Mentions: We choose sample-kx to investigate the effect of RM on torsional vibration. First, the meta-rod's torsional branch can be excited by a dynamic torque about the x axis. The same torque can also trigger RM(x), in which the steel cylinder and epoxy rotate about the x axis in an anti-phase manner. RM(x) is found at 1,646 Hz (Fig. 1c). Similarly, the anti-crossing due to counter-rotating modes (RM(x) and the torsional branch) yields a polaritonic dispersion. Through the torsional branch's linear dispersion signature and the system's rotational displacement profile, this can be identified in the band structure (orange markers, right panel of Fig. 2c). A bandgap for torsional vibration is also highlighted in orange in Fig. 2c. Experimentally, we verify this torsional bandgap by rotational actuation with a set-up shown in Fig. 3c, in which an electric motor is used to apply a torque pulse to the meta-rod. The measured response function indeed confirms the existence of such a bandgap, as shown in Fig. 5a. The measured results show good agreement with numerical simulation.

View Article: PubMed Central - PubMed

ABSTRACT

Elastic waves exhibit rich polarization characteristics absent in acoustic and electromagnetic waves. By designing a solid elastic metamaterial based on three-dimensional anisotropic locally resonant units, here we experimentally demonstrate polarization bandgaps together with exotic properties such as ‘fluid-like' elasticity. We construct elastic rods with unusual vibrational properties, which we denote as ‘meta-rods'. By measuring the vibrational responses under flexural, longitudinal and torsional excitations, we find that each vibration mode can be selectively suppressed. In particular, we observe in a finite frequency regime that all flexural vibrations are forbidden, whereas longitudinal vibration is allowed—a unique property of fluids. In another case, the torsional vibration can be suppressed significantly. The experimental results are well interpreted by band structure analysis, as well as effective media with indefinite mass density and negative moment of inertia. Our work opens an approach to efficiently separate and control elastic waves of different polarizations in fully solid structures.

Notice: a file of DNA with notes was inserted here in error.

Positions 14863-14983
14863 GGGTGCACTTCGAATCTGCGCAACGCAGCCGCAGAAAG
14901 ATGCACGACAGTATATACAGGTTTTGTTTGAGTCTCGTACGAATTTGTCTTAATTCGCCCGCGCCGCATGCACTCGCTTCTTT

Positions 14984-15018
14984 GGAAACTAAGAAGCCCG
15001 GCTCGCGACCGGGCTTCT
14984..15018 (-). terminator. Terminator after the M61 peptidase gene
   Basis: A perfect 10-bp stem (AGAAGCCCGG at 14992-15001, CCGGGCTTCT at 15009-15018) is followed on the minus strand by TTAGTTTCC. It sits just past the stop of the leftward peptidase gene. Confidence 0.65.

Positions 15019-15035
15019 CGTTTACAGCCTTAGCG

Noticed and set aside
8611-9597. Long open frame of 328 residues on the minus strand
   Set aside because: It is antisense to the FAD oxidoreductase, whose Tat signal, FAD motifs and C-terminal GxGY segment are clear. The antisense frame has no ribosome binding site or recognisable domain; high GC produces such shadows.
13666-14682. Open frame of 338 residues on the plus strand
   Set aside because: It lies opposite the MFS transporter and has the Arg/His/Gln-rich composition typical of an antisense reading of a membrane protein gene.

No MeSH data available.


Related in: MedlinePlus